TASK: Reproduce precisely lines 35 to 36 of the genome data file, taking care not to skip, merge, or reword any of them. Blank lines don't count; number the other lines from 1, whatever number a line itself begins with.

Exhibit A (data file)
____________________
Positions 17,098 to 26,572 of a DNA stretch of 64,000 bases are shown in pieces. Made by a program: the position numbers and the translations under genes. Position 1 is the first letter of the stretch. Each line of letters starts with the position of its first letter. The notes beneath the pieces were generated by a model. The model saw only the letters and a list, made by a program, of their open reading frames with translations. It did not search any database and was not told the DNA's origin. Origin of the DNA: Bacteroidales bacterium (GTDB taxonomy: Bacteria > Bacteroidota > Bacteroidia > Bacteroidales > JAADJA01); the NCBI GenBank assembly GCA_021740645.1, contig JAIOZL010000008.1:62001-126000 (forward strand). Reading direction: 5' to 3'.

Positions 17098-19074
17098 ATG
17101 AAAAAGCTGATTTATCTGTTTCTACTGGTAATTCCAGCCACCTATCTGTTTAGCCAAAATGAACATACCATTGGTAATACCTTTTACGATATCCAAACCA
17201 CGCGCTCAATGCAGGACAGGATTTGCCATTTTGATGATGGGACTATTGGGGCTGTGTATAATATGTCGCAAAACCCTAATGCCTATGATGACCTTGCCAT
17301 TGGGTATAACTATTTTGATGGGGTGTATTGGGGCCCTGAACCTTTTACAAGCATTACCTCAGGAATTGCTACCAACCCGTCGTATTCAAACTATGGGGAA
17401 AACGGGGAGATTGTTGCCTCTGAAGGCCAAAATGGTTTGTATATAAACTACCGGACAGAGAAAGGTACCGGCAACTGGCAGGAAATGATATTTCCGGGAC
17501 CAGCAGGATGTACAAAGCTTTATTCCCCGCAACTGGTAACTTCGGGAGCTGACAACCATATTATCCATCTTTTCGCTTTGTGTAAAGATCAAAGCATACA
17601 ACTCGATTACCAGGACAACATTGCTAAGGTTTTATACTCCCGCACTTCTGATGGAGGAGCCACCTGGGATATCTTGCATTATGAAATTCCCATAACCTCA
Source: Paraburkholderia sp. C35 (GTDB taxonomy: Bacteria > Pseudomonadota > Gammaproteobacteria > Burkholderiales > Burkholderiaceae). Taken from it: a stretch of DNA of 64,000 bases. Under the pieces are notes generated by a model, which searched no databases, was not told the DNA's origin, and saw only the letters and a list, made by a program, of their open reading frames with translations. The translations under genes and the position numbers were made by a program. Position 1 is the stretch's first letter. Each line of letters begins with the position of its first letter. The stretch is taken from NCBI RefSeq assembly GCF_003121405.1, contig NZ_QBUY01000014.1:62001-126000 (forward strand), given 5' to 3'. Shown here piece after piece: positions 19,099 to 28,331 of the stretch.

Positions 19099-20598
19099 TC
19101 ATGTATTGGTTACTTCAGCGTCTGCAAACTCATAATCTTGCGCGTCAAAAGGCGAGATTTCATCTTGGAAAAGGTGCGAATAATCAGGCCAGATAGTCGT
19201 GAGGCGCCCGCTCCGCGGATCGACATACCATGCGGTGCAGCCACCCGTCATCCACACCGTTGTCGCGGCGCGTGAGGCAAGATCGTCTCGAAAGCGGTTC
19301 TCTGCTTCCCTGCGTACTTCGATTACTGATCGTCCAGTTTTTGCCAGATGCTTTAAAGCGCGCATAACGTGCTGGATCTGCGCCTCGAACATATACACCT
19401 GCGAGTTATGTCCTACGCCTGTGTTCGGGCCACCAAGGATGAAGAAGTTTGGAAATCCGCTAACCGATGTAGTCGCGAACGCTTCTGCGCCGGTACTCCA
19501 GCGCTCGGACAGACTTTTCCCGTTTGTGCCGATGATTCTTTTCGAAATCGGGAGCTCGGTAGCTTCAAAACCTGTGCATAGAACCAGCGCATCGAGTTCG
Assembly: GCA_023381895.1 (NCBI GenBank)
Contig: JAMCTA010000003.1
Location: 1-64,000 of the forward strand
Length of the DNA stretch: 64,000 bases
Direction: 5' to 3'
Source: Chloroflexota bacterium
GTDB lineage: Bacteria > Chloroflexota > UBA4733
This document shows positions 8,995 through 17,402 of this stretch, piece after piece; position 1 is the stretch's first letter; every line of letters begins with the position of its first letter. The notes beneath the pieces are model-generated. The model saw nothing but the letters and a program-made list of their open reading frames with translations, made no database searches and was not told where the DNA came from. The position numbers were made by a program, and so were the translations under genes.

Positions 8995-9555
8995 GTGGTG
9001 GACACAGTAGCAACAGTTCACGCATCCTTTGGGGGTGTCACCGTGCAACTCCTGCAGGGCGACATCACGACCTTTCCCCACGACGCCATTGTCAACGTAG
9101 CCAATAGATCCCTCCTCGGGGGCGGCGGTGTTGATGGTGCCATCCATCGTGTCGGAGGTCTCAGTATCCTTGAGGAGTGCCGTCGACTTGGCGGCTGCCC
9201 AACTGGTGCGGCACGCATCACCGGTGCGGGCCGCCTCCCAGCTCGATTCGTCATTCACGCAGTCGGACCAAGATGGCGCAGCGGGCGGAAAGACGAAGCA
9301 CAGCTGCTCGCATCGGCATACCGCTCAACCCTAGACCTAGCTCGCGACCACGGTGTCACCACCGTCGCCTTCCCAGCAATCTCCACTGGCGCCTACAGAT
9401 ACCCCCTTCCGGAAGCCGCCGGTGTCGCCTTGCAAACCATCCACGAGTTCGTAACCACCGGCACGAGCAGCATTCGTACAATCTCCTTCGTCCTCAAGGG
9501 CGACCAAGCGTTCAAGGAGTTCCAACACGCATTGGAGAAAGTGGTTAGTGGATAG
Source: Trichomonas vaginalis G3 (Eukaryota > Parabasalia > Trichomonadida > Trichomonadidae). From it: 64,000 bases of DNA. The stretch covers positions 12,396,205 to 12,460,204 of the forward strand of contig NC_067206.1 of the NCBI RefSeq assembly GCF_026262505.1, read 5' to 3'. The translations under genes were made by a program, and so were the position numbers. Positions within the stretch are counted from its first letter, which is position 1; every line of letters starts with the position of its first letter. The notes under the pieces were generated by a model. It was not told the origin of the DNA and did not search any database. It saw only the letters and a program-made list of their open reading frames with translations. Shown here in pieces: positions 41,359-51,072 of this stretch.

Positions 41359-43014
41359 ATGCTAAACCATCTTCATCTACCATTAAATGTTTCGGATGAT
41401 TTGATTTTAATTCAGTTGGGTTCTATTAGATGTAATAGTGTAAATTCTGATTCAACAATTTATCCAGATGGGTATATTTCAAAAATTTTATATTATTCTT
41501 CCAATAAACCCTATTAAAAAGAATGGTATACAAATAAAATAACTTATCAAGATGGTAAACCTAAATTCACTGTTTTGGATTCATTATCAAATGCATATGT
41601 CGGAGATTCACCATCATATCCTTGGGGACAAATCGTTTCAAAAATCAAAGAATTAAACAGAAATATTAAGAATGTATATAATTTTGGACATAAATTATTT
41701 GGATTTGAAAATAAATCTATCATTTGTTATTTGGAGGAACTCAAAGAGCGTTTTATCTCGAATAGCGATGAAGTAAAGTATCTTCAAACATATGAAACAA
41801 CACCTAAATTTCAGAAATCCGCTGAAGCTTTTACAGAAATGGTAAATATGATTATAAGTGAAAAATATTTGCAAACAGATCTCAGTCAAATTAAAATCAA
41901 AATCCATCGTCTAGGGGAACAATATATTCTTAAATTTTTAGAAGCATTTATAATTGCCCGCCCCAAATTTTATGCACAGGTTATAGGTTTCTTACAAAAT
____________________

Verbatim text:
Positions 41359-43014
41359 ATGCTAAACCATCTTCATCTACCATTAAATGTTTCGGATGAT